Friday, December 08, 2006

my heart which is bruised but unbeaten

I was sitting at a Christmas party last night zealously working my way through the mince pies when I asked an innocent question. About the sign for 'robot', as it happens. This led to a deeply political debate about cochlear implants which I have known was coming for years. I have prepared for this. My preparation involved practising keeping my mouth firmly shut and nodding. I'm on the fence about cochlear implants, work with kids who have them, kids that don't, and I know the person who was talking about them. She has exceptionally strong views on the subject which she is entirely entitled to; and is the sort of person with whom you can't win an argument about the existance of an egg plant, let alone something as politically hot (in the deaf world at least) as a cochlear implant.

So fine. I keep out of the arguments, as I understand the delicate balance between friendly relationships and full-out war. Call it self-preservation. Call it cowardice. Whatever.

Except. Sitting to my right is a woman of such crushing inanity that I have trouble agreeing with her about just about anything. She says the weather is awful? I say I like the wind and rain. She likes cake? I prefer crisps. It's like a twitch, and I'm not the only one that does it. Sometimes you have to make your own entertainment to get yourself through the dark evenings. I know: I'm bad.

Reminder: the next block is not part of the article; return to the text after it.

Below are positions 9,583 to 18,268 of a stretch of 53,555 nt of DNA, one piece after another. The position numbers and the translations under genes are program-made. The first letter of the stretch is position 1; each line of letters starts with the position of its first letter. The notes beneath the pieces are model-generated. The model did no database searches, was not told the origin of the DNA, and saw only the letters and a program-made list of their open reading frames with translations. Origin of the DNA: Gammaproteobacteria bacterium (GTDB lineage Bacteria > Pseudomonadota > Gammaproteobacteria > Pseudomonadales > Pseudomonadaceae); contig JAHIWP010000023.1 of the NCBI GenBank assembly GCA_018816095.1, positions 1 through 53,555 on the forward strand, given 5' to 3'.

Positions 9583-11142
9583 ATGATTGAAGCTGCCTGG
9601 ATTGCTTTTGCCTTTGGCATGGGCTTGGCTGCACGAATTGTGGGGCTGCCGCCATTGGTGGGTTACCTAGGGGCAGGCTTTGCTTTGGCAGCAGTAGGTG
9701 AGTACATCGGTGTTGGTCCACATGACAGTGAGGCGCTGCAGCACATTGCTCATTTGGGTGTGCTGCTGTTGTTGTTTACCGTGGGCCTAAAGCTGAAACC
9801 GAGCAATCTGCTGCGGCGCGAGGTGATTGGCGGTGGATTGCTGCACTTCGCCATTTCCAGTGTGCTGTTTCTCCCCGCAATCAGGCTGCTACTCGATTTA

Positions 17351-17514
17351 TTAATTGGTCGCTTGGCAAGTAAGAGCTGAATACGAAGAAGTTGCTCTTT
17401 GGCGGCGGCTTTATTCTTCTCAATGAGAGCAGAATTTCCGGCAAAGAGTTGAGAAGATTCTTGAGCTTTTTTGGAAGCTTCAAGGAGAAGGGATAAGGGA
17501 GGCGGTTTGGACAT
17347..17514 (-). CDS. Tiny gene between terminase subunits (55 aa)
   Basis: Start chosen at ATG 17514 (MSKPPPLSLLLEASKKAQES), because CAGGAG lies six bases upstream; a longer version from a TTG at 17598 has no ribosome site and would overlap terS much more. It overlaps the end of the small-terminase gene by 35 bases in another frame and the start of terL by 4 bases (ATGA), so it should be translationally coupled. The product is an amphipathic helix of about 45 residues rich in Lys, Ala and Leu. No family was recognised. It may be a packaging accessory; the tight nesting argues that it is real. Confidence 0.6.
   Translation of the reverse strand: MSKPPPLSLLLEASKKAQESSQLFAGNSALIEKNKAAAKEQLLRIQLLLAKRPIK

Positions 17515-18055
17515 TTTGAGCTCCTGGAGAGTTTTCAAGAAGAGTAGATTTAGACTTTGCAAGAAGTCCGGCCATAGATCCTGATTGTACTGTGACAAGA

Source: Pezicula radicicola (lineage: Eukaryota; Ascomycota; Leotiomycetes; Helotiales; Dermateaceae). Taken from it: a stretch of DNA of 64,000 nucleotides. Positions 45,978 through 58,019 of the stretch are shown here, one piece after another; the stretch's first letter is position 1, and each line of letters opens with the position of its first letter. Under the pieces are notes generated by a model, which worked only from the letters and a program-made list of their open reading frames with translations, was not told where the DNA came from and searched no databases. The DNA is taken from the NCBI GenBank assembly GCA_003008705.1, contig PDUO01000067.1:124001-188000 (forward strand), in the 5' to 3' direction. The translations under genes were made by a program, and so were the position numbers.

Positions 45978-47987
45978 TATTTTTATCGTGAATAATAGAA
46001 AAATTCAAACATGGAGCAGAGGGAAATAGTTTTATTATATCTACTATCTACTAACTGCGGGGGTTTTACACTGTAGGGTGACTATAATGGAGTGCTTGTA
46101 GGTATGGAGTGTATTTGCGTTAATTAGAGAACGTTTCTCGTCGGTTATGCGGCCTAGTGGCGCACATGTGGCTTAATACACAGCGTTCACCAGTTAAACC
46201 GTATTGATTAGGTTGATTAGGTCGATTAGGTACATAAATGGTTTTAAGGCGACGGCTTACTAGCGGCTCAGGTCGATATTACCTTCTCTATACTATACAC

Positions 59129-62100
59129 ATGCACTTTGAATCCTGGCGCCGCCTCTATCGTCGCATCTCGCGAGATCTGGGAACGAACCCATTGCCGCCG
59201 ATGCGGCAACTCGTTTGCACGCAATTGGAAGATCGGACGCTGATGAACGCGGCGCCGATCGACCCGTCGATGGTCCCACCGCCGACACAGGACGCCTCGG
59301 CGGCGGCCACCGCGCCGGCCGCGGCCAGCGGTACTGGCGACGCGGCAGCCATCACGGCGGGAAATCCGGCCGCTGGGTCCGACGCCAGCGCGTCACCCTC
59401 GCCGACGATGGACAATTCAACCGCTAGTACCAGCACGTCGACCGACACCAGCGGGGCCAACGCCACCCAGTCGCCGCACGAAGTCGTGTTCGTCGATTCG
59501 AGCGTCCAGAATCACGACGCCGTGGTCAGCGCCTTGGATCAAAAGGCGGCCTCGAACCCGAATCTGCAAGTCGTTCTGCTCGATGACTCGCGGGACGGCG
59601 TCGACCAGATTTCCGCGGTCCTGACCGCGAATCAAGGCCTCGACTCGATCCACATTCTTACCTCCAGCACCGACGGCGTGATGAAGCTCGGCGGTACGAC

Unfortunately she opens up her mouth and wades knee-deep into the debate, spouting half-baked views of such deep stupidity that I am unable to contain myself, foole that I am. I raise my head above the parapet and disagree with her. In sign language. Shakily, because the moment I open my mouth (er, hands?) I realise that I have made a mistake of epic proportions.

I am treated to a 10 minute barrage of deaf politics from the left hand side. Everything that is wrong with the hearing world, every policy in my school, and probably the weather too is now my fault. I take it on the chin, which is made slightly easier by the fact that I only get two signs out of every three*. I do not bother to defend myself or my school, as I know that this is a pointless exercise which will only extend the pain. I belatedly remember the nodding and looking agreeable policy and put it into practise.

Fortuntely a fag break occurs and afterwards we move on. I now have to add x-ray fish to the list of things whose existance I have to prove by next January's classes.

I love my sign-language teacher, I genuinely love her. She scares me shitless.

*Two out of three!!Result!!

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